Stephen Woolley was also very informative, talking about casting, meeting directors, recalled funny Simon Pegg ad-libbing stories and seemed very relaxed and happy to be at the screening. After this had wrapped I really felt like I’d been at a film festival, I thoroughly enjoyed the film, adored the fact that the people behind it had bothered to appear to tell us all about it and for me it was the icing on the cake for my first day here.
Saturday was the busier day of the two and also the hottest, first up was The Black Balloon an Australian gem of a film which had won lots of awards on the festival circuit. It turned out to be the best film I would see at the festival and from all the films I managed to see the most well received also.
My most disappointing moment at the festival had to be In The City Of Sylvia which I was really looking forward to and I’d hoped would be my favourite film of the festival. Arriving with little of no fanfare this film was suppose to be homage to cinema, painting, women and love but turned out to be a pretentious self indulgent piece of art designed to satisfy its director only. I could certainly relate to being in a strange place and welcomed the possibility of one man wandering the streets aimlessly looking for love but the film had no substance to it whatsoever but it did have some nice photography and was yet again a very typical festival entry. I only wished I’d interviewed people leaving the screen to catch their thoughts on the piece because what would have been more interesting than the actual film itself would be gathering the thoughts of others and gathering their own thoughts and interpretations of it.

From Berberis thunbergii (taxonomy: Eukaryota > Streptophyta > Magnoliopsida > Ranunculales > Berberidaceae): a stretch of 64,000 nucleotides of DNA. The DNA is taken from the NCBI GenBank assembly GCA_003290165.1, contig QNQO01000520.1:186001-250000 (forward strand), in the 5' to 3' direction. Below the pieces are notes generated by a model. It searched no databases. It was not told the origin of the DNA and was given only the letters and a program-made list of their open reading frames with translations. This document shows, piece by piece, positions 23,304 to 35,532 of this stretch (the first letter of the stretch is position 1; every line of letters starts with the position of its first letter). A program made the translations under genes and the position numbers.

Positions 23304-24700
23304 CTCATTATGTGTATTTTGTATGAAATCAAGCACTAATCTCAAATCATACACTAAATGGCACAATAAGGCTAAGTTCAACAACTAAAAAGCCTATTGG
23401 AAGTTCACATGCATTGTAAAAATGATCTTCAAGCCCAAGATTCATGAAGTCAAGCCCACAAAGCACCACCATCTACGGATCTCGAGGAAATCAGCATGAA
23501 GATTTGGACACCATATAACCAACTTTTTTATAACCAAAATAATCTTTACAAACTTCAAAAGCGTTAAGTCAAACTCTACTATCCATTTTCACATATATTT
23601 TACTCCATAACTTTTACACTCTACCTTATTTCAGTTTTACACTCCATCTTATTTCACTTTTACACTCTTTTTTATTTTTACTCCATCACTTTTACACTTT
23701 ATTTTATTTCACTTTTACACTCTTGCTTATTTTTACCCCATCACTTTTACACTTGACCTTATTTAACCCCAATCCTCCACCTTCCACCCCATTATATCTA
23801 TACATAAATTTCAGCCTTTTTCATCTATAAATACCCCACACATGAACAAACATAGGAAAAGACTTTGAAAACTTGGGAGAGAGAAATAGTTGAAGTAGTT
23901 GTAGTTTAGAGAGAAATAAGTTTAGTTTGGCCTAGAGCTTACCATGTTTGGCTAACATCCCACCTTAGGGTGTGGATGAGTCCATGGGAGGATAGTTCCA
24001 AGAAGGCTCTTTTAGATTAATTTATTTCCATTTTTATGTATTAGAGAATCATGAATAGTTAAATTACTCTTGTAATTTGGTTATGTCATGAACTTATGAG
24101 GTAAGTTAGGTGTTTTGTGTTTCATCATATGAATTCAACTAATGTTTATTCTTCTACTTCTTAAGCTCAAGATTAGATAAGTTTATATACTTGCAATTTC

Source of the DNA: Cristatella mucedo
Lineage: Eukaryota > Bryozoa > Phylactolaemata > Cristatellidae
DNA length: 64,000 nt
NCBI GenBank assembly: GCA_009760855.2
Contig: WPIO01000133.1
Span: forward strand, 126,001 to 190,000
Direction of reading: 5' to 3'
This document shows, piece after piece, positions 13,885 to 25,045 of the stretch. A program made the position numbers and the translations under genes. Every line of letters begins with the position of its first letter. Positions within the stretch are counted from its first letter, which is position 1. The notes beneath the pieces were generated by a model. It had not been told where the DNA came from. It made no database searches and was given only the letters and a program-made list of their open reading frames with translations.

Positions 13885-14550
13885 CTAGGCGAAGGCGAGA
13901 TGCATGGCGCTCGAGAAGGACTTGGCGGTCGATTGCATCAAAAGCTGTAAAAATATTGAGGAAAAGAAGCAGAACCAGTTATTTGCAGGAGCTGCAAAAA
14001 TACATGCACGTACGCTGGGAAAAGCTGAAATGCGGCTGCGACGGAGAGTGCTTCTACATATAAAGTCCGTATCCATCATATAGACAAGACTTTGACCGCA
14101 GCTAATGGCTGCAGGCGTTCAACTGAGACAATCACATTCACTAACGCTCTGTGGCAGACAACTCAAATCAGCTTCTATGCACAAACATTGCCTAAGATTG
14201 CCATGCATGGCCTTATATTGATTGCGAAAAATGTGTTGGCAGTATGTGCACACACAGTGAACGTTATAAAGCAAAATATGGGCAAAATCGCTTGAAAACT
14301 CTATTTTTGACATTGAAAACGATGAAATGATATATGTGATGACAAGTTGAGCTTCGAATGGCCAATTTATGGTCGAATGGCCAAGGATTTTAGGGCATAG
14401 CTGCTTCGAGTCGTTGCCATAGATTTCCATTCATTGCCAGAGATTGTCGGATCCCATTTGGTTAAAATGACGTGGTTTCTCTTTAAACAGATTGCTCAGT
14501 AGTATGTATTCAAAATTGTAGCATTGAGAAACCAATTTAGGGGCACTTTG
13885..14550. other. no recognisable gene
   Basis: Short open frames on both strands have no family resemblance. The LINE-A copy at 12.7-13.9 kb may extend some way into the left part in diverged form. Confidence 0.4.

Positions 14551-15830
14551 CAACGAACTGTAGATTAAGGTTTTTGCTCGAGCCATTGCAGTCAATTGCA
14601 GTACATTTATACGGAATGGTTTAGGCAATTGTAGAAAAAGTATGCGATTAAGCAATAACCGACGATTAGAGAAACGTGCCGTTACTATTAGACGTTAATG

The final film I saw at the festival was the Brideshead Revisited which was an advanced preview screening and at the time of booking had advertised a possible Q&A afterwards with members of the cast which most disapprovingly never happened – not even the director showed up apparently he was indisposed. The film itself was okay but I guess a bit of star spotting afterwards would have elevated my experience of this a little – I guess I’ll never know if Hayley Atwell looked as lovely in the flesh as she did on the big screen - oh well.
I really enjoyed my time spent at this year’s festival and highly recommend checking it out for yourselves, Cambridge as a city was beautiful and having 3 glorious days of sunshine certainly helped swing my opinion even more. The festival itself was well-organised and the programme this year had something to offer everyone. Below are a few highs and lows of my experience during the course of the weekend.
The Black Balloon – the best film of the festival, miss it miss out!
How to Lose Friends and Alienate People Q&A – fantastic post film chat with two charming individuals.
Cambridge film festival organisers – when Just Another Love Story was cancelled last minute they replaced it with a French cop thriller called Rivals which upon viewing, our Adam couldn’t recommend enough.
Having my Dictaphone go off loud in a packed screening for how to Lose Friends screening – cue embarrassment for me and lots of people staring wonder what an earth the noise was!
Brideshead Q&A – having nobody turn up for it to support the film, poor show old chaps!
Q&A generally – it would have been nice for some more film-makers to show up and support their work more during the weekend I chose, call me a sucker for famous people but mostly all the films I saw were excellent and desired to be promoted by somebody involved.